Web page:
“To lock it in time is undermining these buildings,” Mr. Cuddington says. “Everything needs to carry on. We can’t let things sit as hollow monuments.”

Ms. Augaitis concurs. She didn’t want to become a “slave to the house,” especially if she’s living in it. While it’s still filled with Mr. Smith’s furniture and collectibles, eventually they will introduce more of their own pieces, she says. Being a curator, she’s carefully curated the house to fit the context, including an Indigenous artwork near the entrance and a large piece by Mr. Smith in the corridor.

“If people don’t live in them then the leaks will come and nobody will notice it for two weeks and then the damage really starts happening,” she says‚ standing in the living room, which still has Mr. Smith’s worn leather couch. “So you have to live, and you have to live in the 21st century, and what accommodations do you make for that?”

That said, she went to some trouble to find the right burlap to match the walls, which are covered throughout in burlap that has been painted white. The lightly renovated kitchen is only slightly larger, and the grey counters and green cabinets are in keeping with the overall mood. They barely touched the large white tiled bathroom, except to paint the cabinets. As for the garden, she’s cleared out the overgrown laurels and overhauled it, with the help of architect Liana Sipelis. Mr. Smith, who was in a wheelchair in his last years, wasn’t able to keep on top of the landscaping.

The house is a series of flat-roofed pavilions stacked on a rocky outcropping, positioned around a courtyard, with a nod to Japanese minimalism. It’s a small house, about 2,300 square feet, but because of the extensive glazing throughout, and the landscape that surrounds it, it feels large.

The pond used to be filled with koi fish until sea otters kept feeding on them. But Ms. Augaitis has seen a bear come by for a drink.

The Erickson-designed landscape is as much a part of the design as the house, which was the guiding principle for midcentury modern houses especially on the West Coast.

West Vancouver was a draw for architects of that era for a reason: land was still affordable and offered up nature at its most idyllic. The hills and rocky outcroppings just pushed them to get more creative with their designs. It was common for artists such as the Smiths to commission architect friends to design their homes.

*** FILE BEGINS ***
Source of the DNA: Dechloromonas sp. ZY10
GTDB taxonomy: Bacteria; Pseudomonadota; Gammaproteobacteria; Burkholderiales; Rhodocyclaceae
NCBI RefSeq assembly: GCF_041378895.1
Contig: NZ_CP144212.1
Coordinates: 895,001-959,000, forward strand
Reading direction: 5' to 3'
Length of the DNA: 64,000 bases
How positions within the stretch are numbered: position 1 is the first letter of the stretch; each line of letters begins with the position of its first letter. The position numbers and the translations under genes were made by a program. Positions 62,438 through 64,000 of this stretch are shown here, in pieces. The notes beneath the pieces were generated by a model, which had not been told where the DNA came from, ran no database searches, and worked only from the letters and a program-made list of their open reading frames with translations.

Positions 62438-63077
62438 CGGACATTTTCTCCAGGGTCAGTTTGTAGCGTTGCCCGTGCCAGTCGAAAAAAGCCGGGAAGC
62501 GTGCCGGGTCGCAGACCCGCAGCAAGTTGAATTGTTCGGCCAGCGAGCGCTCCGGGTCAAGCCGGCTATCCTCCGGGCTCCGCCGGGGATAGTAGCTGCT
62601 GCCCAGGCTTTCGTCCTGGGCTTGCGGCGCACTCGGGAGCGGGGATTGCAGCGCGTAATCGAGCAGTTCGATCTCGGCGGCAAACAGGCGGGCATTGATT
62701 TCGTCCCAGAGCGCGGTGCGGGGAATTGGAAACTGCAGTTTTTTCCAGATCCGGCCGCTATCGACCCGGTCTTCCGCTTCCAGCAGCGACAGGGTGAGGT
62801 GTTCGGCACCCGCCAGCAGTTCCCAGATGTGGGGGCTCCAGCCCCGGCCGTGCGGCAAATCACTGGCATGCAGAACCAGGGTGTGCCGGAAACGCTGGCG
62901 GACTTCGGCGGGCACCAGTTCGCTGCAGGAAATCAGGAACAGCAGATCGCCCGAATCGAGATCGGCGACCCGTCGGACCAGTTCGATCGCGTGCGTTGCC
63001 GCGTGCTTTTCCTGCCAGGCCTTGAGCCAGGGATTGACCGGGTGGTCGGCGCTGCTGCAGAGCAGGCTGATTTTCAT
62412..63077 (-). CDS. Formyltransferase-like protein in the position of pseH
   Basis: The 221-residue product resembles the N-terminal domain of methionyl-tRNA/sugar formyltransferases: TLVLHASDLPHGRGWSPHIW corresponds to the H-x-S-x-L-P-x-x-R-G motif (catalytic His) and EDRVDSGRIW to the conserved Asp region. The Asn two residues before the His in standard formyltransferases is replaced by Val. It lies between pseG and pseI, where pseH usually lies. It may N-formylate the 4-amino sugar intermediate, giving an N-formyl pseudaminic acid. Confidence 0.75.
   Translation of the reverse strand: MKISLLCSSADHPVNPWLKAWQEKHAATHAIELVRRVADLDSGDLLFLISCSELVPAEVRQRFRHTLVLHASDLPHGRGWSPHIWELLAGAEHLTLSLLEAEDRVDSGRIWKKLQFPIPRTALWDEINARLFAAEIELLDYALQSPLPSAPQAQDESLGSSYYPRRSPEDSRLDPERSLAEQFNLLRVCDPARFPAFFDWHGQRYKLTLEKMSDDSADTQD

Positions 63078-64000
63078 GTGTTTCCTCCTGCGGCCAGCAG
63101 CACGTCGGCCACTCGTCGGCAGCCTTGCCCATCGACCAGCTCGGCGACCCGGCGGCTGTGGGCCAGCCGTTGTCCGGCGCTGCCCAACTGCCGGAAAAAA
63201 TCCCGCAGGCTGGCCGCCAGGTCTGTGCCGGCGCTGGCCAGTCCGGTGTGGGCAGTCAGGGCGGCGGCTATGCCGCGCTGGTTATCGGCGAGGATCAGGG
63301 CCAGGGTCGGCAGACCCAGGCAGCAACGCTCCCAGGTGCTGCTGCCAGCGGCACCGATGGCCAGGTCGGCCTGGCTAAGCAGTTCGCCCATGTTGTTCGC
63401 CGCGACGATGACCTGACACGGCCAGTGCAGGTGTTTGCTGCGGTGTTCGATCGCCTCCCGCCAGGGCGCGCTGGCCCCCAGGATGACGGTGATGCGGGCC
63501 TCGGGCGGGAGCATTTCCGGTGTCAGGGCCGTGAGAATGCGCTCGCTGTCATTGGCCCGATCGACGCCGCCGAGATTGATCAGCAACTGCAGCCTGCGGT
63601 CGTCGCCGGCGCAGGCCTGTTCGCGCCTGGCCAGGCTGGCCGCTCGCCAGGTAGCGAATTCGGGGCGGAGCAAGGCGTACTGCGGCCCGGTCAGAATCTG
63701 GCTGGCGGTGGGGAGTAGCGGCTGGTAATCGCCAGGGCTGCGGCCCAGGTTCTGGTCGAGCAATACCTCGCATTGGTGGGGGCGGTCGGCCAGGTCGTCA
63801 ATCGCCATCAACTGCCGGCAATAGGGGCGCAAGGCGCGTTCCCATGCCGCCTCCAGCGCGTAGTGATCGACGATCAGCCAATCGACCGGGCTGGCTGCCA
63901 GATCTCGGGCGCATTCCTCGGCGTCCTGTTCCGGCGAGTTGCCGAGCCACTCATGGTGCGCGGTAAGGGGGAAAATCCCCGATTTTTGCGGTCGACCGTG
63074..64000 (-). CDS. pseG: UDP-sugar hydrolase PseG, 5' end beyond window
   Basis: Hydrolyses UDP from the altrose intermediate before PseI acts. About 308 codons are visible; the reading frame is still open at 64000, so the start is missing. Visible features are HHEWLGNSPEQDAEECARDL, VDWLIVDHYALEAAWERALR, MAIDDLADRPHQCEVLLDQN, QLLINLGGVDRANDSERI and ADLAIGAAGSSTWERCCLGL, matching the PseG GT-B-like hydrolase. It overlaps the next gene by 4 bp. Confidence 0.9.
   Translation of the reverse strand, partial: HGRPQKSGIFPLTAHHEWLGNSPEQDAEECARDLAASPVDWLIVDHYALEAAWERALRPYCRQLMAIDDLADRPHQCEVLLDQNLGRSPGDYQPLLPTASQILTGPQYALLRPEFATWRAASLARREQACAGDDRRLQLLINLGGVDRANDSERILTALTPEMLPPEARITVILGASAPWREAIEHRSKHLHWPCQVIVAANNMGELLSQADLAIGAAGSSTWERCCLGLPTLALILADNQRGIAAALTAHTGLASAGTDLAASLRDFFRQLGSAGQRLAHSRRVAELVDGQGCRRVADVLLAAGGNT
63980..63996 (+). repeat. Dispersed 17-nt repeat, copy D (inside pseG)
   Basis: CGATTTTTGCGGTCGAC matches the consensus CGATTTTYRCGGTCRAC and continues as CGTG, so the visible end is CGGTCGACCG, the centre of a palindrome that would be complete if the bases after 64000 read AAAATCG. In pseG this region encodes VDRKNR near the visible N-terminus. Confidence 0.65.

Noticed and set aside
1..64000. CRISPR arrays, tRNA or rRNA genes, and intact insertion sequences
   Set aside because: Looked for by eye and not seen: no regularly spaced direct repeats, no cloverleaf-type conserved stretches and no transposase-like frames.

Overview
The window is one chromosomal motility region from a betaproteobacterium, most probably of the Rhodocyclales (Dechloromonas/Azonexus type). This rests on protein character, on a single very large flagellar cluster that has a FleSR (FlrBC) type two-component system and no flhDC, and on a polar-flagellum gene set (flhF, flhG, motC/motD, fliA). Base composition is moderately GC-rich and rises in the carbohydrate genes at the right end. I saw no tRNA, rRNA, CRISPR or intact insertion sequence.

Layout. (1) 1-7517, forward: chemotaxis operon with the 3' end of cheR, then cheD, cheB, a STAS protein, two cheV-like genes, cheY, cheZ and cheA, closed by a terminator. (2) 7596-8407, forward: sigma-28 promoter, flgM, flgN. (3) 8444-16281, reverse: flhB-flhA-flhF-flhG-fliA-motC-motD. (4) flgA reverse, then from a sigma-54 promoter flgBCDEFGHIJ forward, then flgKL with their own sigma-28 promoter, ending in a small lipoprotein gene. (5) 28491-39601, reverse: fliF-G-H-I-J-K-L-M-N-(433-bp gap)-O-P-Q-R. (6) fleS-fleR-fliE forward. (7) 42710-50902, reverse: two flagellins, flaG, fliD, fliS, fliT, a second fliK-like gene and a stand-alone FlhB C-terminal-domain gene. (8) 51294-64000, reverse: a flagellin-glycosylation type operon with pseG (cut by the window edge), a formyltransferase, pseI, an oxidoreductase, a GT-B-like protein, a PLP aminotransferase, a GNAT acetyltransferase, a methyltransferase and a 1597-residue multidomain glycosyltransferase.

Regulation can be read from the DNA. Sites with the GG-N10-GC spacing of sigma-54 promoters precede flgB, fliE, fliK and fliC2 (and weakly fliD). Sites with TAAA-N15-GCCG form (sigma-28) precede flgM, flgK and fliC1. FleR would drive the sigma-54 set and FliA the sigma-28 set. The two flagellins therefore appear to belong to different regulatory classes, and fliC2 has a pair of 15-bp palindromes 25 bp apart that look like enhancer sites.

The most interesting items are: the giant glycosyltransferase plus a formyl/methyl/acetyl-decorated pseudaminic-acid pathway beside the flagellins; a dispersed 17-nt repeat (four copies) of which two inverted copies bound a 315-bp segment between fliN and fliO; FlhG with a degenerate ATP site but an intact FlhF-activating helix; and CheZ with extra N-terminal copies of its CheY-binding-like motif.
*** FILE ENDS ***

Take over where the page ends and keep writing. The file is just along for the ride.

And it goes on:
Sadly, a lot of the houses have been lost due to redevelopment, and nobody knows the number of Ericksons that have come down.

The Smith House is surviving because the owners understand its provenance, says Mr. Cuddington. Without that understanding, there’d be little chance of survival because homebuyers tend to value square footage over design and landscape.

Three years ago, one of Mr. Erickson’s very first house designs, the Filberg House in Comox, on Vancouver Island, sold for around $2.75-million. Surprisingly, the house, originally one bedroom but later expanded to four, with spectacular waterfront views has survived, but fans have concerns about its future. Like a lot of the Erickson homes, it’s small.

But small was the idea, and it’s something that needs to be celebrated again, says Mr. Cuddington. Mr. Erickson himself lived in a 500-sq.-ft. home, he says.

“There’s a lot to learn here about how to make small,” says Mr. Cuddington, who says he takes lessons from unique projects and applies them to smaller scale projects on the east side of Vancouver.

“I’m working on projects where we’re trying to figure out how to break a single site into three sites to put in 2,000 square foot and under duplexes, so we can keep people living in their communities and not in cars commuting to work. We are looking at the lessons of these places,” he says.

“I’ve never been one to think of these houses as curiosities that are separate from the way people live their daily lives. Our firm is built on the idea of working with cost-per-square-foot bandwidth.”

Adds Ms. Augaitis: “I’m glad you talk about the duplex you’re working on in East Vancouver because these houses weren’t built for the wealthy.

“These were middle-class people, and they were able to use fundamental, rudimentary local materials to build these houses for not an extraordinary amount of money. They have a modesty about them.”